In 1979, Carly Simon opened the Hot Tin Roof nightclub with two partners in a steel hangar off a dirt road near the Martha’s Vineyard Airport. To decorate the venue, she hired Margot Datz, a 26-year-old sculptor who had recently moved to the Vineyard from New Orleans and who happened to have spent many adolescent hours studying the way the light diffused through Ms. Simon’s skirt on the cover of her 1971 album Anticipation.

Longtime friends and artistic collaborators. — Jeanna Shepard

Eager to secure the job and as much a fan as ever, Ms. Datz said she would do the whole place for $2,000 including materials: a proposal that essentially required her to work for free. The club was built and finished in 67 days, according to the Vineyard Gazette archives.

The job would lead to decades of artistic collaboration between the two women, including dozens of murals in Ms. Simon’s homes and four illustrated children’s books. But for Ms. Datz the encounters with her idol were initially overwhelming. When they first met, Ms. Simon was 34 years old, a creative powerhouse with a string of top-10 hits, and a mother.

“I was this small-town girl, and it was like meeting God or something,” Ms. Datz said as she reminisced with Ms. Simon in Ms. Simon’s Vineyard Haven home. After it opened, the Hot Tin Roof routinely drew lines of hopeful patrons that stretched out to the road. Ms. Datz painted hubcaps commemorating some of the notable performances: Bonnie Raitt, Peter Tosh, Cyndi Lauper, James Taylor, the Blues Brothers and Ms. Simon. Ms. Simon’s phone rang all day, she said, with calls from people hoping she could get them in.

“You knew that if you went there you’d be a part of some fun activity, you know, something that would be talked about later,” Ms. Simon said.

When she was planning to create a music video for her 1983 song You Know What To Do, shot on the Vineyard, Ms. Simon again called Ms. Datz for help. In the video, Ms. Simon scampers down the stairs of her house and into the woods to meet a somewhat sinister lover.

“There’s the dress!” Ms. Simon said as the two women watched the video together during an interview, Ms. Datz for the first time. The dress is blue and translucent. It was handmade by Ms. Datz. “I remember doing the measurements in front of this mirror,” Ms. Simon said.

The friendship began when Ms. Datz did the murals at Hot Tin Roof, the storied Island nightclub co-owned by Ms. Simon. — Jeanna Shepard

“I had collected antique lace,” Ms. Datz said. “It was a hobby, and I had these beautiful old lace collars that I sewed onto the dress.”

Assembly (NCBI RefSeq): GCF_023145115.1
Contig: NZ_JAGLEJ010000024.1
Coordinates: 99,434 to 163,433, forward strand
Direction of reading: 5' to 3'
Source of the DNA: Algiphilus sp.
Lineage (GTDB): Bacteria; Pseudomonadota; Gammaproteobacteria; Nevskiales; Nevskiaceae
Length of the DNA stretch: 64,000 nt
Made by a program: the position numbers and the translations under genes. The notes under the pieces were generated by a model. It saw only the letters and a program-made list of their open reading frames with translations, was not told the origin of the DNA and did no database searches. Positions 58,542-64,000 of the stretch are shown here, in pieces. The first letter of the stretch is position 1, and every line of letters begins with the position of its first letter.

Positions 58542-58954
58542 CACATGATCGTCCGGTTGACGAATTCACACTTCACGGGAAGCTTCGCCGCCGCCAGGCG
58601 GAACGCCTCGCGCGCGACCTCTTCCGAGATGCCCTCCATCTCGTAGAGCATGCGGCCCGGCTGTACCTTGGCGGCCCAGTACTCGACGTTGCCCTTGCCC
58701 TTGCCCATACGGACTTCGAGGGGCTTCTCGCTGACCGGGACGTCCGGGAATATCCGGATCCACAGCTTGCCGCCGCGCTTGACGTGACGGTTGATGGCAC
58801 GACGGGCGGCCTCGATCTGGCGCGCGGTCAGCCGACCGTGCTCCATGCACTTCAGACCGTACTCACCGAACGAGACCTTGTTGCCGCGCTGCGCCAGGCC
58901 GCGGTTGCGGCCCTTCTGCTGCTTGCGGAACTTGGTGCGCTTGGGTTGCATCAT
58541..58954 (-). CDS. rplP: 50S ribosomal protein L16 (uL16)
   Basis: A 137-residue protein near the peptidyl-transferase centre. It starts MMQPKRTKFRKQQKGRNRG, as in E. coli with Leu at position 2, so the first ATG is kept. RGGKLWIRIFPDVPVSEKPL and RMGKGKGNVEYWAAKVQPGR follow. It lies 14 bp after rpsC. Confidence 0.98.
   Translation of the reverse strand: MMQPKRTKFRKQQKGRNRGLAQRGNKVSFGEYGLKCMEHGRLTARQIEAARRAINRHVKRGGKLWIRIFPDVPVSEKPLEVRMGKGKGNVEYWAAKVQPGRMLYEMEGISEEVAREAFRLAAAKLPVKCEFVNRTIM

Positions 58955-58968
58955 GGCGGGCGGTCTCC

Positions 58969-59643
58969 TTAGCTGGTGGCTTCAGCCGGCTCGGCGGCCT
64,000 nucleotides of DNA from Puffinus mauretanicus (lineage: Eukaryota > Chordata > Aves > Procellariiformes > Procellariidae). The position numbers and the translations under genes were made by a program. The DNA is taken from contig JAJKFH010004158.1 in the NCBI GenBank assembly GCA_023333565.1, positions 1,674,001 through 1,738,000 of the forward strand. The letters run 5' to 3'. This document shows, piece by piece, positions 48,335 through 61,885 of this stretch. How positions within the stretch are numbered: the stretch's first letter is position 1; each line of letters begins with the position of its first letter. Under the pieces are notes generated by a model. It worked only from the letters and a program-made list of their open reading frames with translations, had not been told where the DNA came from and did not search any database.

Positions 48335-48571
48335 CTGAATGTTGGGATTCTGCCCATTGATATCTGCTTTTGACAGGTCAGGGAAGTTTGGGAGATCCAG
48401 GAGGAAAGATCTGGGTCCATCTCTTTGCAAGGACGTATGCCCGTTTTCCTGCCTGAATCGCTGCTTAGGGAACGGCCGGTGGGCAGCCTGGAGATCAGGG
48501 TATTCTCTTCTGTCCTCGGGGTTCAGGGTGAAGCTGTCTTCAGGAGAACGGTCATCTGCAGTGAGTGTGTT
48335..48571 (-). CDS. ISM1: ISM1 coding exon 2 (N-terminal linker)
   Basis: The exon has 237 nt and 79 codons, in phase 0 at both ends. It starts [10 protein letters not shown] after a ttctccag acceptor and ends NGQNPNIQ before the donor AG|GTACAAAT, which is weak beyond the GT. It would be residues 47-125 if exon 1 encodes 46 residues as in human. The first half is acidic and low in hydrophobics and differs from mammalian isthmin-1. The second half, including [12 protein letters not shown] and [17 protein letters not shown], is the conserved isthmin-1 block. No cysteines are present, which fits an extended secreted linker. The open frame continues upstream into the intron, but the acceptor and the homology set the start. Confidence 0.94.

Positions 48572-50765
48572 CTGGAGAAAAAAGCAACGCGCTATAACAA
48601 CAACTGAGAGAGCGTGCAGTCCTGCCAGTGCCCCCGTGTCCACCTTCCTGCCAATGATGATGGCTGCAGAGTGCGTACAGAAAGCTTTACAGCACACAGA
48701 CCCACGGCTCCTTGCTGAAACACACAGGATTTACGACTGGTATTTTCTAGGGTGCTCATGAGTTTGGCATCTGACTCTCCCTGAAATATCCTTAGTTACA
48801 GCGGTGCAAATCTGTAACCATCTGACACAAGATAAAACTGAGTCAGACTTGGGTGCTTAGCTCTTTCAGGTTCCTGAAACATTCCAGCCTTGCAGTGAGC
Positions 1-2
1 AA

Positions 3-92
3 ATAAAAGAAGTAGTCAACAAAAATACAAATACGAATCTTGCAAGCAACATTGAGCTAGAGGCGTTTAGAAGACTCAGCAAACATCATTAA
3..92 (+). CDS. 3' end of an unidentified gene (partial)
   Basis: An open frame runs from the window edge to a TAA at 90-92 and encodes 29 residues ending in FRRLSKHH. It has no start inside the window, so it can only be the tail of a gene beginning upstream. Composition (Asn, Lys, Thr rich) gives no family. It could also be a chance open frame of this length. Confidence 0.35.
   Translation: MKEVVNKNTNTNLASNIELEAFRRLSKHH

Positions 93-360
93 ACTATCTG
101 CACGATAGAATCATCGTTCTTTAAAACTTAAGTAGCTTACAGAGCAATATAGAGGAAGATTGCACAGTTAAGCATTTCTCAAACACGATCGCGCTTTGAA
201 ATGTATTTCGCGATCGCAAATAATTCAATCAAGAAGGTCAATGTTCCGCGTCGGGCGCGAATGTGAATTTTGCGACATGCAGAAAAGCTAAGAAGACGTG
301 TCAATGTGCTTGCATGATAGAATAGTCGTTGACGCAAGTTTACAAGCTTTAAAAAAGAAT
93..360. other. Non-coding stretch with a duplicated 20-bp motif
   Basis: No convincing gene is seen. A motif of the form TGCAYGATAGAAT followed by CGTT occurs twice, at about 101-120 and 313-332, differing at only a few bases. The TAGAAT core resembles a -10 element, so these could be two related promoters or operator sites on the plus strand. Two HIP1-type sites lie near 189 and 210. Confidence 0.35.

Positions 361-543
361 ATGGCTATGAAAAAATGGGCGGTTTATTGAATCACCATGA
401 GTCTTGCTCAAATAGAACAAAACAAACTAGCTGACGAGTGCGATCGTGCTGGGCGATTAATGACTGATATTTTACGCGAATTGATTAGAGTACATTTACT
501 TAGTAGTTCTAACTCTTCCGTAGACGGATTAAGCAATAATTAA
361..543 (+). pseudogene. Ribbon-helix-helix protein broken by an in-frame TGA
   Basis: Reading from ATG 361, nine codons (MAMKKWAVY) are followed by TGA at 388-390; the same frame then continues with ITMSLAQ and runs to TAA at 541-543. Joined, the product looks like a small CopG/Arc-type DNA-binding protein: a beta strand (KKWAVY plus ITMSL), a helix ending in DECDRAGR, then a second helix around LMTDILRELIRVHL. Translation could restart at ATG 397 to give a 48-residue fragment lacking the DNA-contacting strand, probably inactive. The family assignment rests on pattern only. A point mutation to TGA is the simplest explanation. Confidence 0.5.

After that collaboration, several years passed, and the two women lost touch until Ms. Simon wrote a children’s book based on her daughter, Sally, about a bear who refuses to go to sleep. She asked Ms. Datz to illustrate it. The story was called Amy the Dancing Bear and the publisher gave Ms. Datz just five weeks to complete the illustrations.

“I set up an art table in the living room, and I put two little mattresses underneath it for my children, and they would kind of live under my art table and eat pizza under there while Mommy worked 15 hours a day to try to get this done,” Ms. Datz remembered.

In her illustrations, Amy the Dancing Bear wears a pink skirt and twirls a vine of purple flowers.

“It’s so much fun to see her come up with a character,” Ms. Simon said.

Ms. Simon's home is decorated with Margo Datz murals. — Jeanna Shepard

Three children’s books followed in quick succession, including an adaptation of one of Ms. Simon’s lovesongs called The Fisherman’s Song. After that, they turned back to the Hot Tin Roof, which was being renovated and reopened. Ms. Datz filled it with new murals of fishermen and farmers, kissing in cornfields and dancing by the sea. She also began painting in Ms. Simon’s house, which is now full of her work: a swan paddles past lily pads, a painted hen sits in a laying box, painted flowers creep up around doorways, and vines cover indoor columns.

Sometimes, Ms. Datz painted while Ms. Simon worked out new music on her piano. Their conversations inspired many of Ms. Simon’s songs, including Happy Birthday.

“I remember writing that song,” Ms. Simon said. “It was both of our birthdays, and the first line of that song is, ‘It’s all of our birthdays this summer, another year older, another year younger.’”

Ms. Datz continues her work in the house, moving recently to the studio where Ms. Simon has written much of her music. Reflecting on their friendship, the singer and the painter fell into an easy rhythm. They remembered the perfumed waitresses who used to serve illicit drinks at the Ocean Club, how people had to lean in to be heard over the music in the shadowy corners of the Hot Tin Roof, how a comet once glowed in the nighttime sky over Sengekontacket for three whole months.

“I think part of the journey of greatest importance for me with you was learning to move from awe to intimacy,” Ms. Datz told Ms. Simon. “And over the years, I would notice that if I got nervous you would get nervous, and I thought, I’ve got to just stop getting nervous. I’ve got to be myself.”

Margot Datz will have her annual art show at the Grange Hall on Saturday, August 3, from 4 to 8 p.m.